The recent DOM-based Cross-Site-Script vulnerability in WordPress
has made me wonder how this could have happened in days where automated static code scanners are even integrated in standard
tools such as Burp Suite (the leading toolkit for web application security testing). In
this blog post I go a little bit into details about the vulnerability and what can be done to catch such a vulnerability.
#The Vulnerability in a nutshell
The vulnerability in the WordPress theme is actually a very trivial one, the source code for the example.html file can
be found in the Git history on GitHub as of 734cf336a9f.
If we take a look at the source code the problem is not too hard to spot for people that are familiar with the peculiarities
of older jQuery versions:
Basically, window.location.hash returns the hash of the URL (for example in example.html#foo it would be foo) and this result
is then used in a call to jQuery('.'+permalink). jQuery itself tends to be a sink and versions before 1.9.0 are happily
generating the vulnerable DOM element even if it starts with a .. To be automatically protected against this specific
sink hole one has to use at least jQuery 1.9.0, since this version this is only exploitable if the string starts with a <.
Though one should obviously be aware that there are still a ton of other sinkholes in jQuery.
#Detecting it statically
As it is with such easily detectable vulnerabilities one would expect that static code analysis would be able to spot these.
And indeed, at least BurpSuite Pro as well as
DominatorPro would have spotted these. So why wasn’t it
found before considering that WordPress is such a widely deployed software?
My take on this is that example.html was an example file and thus not actively linked. Many tools used to do web application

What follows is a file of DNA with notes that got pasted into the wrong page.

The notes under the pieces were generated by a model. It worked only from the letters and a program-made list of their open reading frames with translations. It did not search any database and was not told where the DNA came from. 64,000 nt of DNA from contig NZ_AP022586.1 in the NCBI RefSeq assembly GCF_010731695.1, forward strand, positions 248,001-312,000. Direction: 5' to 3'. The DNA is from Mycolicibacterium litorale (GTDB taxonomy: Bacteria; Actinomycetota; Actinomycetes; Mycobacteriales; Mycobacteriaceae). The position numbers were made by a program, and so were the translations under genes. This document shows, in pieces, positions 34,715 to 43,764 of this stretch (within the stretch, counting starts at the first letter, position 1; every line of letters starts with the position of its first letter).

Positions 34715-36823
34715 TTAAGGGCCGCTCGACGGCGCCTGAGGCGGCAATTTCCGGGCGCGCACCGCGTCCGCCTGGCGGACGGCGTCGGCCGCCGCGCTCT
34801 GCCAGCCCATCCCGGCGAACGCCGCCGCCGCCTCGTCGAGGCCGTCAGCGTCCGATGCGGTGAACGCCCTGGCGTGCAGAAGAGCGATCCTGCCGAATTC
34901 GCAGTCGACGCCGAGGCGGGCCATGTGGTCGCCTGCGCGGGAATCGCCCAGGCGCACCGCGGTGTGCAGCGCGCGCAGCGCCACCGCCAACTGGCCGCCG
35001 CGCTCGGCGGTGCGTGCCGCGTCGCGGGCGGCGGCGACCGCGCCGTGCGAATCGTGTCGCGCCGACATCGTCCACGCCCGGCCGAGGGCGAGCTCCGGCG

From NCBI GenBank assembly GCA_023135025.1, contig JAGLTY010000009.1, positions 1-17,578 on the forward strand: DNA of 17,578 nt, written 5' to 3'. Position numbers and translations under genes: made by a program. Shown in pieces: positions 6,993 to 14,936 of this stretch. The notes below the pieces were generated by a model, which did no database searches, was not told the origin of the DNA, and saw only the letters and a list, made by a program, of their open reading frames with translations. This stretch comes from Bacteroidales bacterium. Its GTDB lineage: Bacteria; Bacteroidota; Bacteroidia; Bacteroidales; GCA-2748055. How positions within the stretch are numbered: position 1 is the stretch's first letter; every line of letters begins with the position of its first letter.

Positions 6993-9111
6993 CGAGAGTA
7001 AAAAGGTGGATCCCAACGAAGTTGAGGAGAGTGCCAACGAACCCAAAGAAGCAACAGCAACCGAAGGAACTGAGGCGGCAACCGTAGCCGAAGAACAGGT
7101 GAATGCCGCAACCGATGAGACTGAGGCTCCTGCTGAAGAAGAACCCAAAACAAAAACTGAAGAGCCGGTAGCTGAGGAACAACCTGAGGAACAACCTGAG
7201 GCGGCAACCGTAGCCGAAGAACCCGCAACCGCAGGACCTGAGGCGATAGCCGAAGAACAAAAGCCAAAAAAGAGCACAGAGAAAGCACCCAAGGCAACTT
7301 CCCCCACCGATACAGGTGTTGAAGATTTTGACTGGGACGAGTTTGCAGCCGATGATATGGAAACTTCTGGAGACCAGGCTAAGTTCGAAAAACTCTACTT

penetration testing are only be able to discover content if it is actively linked. In most scenarios the security analyst
will however be likely be able to get access to the actual sources. In an open-source world scenario this is also often
the case for so called black-box-testing.
I wrote a short Python script (written for Python 2.7) that will search all files of a defined type (defaults to .js and
.html) and serve it using the built-in Python web server. The directory listening is ensuring that all packaged files are
getting properly analyzed.
While there are other existing approaches I don’t
feel to keen to add huge Plugins to Burp and writing a short Python script is way easier than to audit the existing solutions.
The following script can be invoked using the following parameters:
The script can get stopped by pressing CTRL + C and will try to clean-up all created files.
In this example I’m using the Jetpack 3.5.2 version from GitHub,
as it features the vulnerability highlighted in this blog post. You can obviously also run this script over much bigger
One has now to configure Burp Scanner to also perform static code analysis on passive scans, this can be done via:
Static Code Analysis
Enable: “Active and passive scanning”
After this is done the Spider has to be configured to also follow links to non-text content, this can be done via:
Uncheck “Ignore links to non-text content”
As a next step it is required to spider the specified host:
After spidering is done all entries should be black in the site map and not gray anymore. Now the final step is required
by enabling the passive scan of the whole domain:
While some of the results will likely be false positives Burp might also find valid items, in this case Burp was able to
identify the discussed vulnerability on it’s own:
#Mitigations and what it means for ownCloud
As explained in an earlier blog post, Content-Security-Policy
would indeed help to prevent such XSS problems. In this specific case however this was a static served resource and the
CSP header would have to get applied by the web server.
At ownCloud we are thus considering and evaluating adding a Content-Security-Policy header also
for static ressources for one of our upcoming major releases. The progress can be tracked on our GitHub page at issue